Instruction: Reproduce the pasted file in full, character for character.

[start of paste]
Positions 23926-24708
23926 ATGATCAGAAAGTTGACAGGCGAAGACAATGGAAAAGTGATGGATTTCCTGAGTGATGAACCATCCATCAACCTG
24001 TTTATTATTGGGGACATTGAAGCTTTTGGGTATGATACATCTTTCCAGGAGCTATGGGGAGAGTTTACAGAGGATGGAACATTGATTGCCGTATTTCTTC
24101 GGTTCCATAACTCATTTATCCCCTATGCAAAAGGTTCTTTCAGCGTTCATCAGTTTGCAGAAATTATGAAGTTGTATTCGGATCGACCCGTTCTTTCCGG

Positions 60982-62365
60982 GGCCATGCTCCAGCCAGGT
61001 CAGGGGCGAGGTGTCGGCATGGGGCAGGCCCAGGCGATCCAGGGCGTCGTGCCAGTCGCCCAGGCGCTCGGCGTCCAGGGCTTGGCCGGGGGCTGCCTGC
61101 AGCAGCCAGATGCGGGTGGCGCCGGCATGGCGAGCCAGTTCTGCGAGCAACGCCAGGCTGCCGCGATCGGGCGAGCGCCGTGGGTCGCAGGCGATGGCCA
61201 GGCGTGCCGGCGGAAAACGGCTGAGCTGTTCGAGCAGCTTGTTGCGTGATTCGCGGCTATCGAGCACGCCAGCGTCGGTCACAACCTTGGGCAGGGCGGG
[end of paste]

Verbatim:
Positions 23926-24708
23926 ATGATCAGAAAGTTGACAGGCGAAGACAATGGAAAAGTGATGGATTTCCTGAGTGATGAACCATCCATCAACCTG
24001 TTTATTATTGGGGACATTGAAGCTTTTGGGTATGATACATCTTTCCAGGAGCTATGGGGAGAGTTTACAGAGGATGGAACATTGATTGCCGTATTTCTTC
24101 GGTTCCATAACTCATTTATCCCCTATGCAAAAGGTTCTTTCAGCGTTCATCAGTTTGCAGAAATTATGAAGTTGTATTCGGATCGACCCGTTCTTTCCGG

Positions 60982-62365
60982 GGCCATGCTCCAGCCAGGT
61001 CAGGGGCGAGGTGTCGGCATGGGGCAGGCCCAGGCGATCCAGGGCGTCGTGCCAGTCGCCCAGGCGCTCGGCGTCCAGGGCTTGGCCGGGGGCTGCCTGC
61101 AGCAGCCAGATGCGGGTGGCGCCGGCATGGCGAGCCAGTTCTGCGAGCAACGCCAGGCTGCCGCGATCGGGCGAGCGCCGTGGGTCGCAGGCGATGGCCA
61201 GGCGTGCCGGCGGAAAACGGCTGAGCTGTTCGAGCAGCTTGTTGCGTGATTCGCGGCTATCGAGCACGCCAGCGTCGGTCACAACCTTGGGCAGGGCGGG